Objective: The neurobiological basis of inattentiveness, a core feature of attention-deficit/hyperactivity disorder (ADHD), is not yet well understood. Structural abnormalities in thalamus, especially the pulvinar nuclei, have recently been reported in ADHD. Pulvinar nuclei maintain reciprocal connections with cortical/subcortical areas, and play a central coordinating role during visual attention processing. The objective of this study was to test the hypothesis that children and young adolescents with ADHD would show atypical pulvinar-cortical functional pathways during sustained attention performance, and that these functional abnormalities would be associated with the inattentive symptoms of the disorder.
Method: Visual attention task-based functional magnetic resonance imaging (fMRI) data from 22 children and young adolescents with ADHD and 22 demographically matched, normal control subjects were analyzed. Cortical activation maps and temporal correlations of activity patterns between pulvinar nuclei and the remainder of brain were constructed for each participant. Correlations between activation magnitude of pulvinar and diagnostic measures were calculated in subjects with ADHD.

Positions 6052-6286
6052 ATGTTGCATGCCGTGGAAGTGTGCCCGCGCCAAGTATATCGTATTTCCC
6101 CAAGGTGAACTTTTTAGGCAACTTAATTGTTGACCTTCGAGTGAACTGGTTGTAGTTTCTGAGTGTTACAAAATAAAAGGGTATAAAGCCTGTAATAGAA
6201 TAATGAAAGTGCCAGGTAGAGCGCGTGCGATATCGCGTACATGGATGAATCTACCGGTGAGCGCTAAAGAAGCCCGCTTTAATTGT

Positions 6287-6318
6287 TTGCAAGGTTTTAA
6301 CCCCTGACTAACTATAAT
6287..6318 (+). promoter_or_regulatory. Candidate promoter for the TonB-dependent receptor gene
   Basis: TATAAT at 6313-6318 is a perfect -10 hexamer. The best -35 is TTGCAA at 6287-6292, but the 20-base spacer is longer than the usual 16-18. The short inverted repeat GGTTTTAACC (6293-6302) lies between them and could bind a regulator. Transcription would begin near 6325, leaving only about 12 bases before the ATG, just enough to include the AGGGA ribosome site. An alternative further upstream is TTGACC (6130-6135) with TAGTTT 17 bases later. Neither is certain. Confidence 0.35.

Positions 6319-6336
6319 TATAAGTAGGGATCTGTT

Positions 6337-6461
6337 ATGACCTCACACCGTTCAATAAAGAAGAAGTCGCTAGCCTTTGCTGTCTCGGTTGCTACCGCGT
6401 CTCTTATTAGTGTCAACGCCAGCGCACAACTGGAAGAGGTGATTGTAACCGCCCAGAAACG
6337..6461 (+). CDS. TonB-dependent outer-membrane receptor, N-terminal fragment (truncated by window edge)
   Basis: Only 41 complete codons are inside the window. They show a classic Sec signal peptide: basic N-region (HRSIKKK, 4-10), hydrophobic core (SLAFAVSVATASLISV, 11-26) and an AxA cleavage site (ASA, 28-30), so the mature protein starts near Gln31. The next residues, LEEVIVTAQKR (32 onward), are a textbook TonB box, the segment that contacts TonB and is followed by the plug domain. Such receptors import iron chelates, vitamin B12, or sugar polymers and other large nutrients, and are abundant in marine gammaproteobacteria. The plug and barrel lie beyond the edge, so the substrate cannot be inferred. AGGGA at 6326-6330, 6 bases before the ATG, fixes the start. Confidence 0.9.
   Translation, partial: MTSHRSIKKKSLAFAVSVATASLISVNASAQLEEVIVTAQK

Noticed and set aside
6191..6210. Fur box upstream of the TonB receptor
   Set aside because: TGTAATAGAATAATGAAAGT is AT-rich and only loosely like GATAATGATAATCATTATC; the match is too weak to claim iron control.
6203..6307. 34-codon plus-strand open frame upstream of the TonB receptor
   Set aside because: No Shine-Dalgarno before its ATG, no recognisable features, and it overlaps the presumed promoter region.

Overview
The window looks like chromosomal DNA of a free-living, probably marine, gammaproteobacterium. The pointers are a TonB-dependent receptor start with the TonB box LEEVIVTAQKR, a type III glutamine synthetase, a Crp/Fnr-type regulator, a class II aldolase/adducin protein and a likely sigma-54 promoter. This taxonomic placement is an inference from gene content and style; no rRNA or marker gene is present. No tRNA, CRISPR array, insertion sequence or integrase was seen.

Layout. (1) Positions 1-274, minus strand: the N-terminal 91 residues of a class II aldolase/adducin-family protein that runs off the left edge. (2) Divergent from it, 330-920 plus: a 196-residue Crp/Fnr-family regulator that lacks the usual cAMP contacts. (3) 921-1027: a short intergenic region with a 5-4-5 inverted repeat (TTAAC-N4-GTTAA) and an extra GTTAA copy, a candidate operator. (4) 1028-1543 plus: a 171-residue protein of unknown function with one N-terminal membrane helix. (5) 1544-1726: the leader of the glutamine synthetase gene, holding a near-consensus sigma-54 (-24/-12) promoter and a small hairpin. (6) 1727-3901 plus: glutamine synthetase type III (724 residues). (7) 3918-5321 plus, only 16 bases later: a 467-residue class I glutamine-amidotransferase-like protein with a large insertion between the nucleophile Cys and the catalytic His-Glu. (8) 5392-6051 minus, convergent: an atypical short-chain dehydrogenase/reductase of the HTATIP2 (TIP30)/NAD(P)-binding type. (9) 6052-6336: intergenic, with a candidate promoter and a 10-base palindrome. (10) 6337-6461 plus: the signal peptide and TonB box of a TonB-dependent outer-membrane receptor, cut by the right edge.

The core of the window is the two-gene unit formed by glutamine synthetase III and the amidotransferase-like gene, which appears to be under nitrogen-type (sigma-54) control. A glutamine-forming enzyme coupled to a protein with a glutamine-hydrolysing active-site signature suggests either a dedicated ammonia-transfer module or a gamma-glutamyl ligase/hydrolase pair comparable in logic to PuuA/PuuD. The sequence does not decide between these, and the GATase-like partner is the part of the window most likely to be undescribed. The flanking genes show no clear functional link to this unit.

Results: Compared to controls, subjects with ADHD showed significantly reduced pulvinar activations bilaterally, significantly decreased functional connectivity between bilateral pulvinar and right prefrontal regions, and significantly increased connectivity between the right pulvinar and bilateral occipital regions. In addition, the activation magnitude in the left pulvinar was negatively correlated with the DSM-IV inattentive index in ADHD group.
Conclusions: Allied with previous evidence of structural abnormalities in pulvinar, the current data suggest that inappropriate development of pulvinar may lead to disrupted functional circuits for visual attention processing, and that these disruptions contribute significantly to the pathophysiological mechanisms of the inattentiveness symptoms in ADHD.
Copyright © 2012 American Academy of Child and Adolescent Psychiatry. Published by Elsevier Inc. All rights reserved.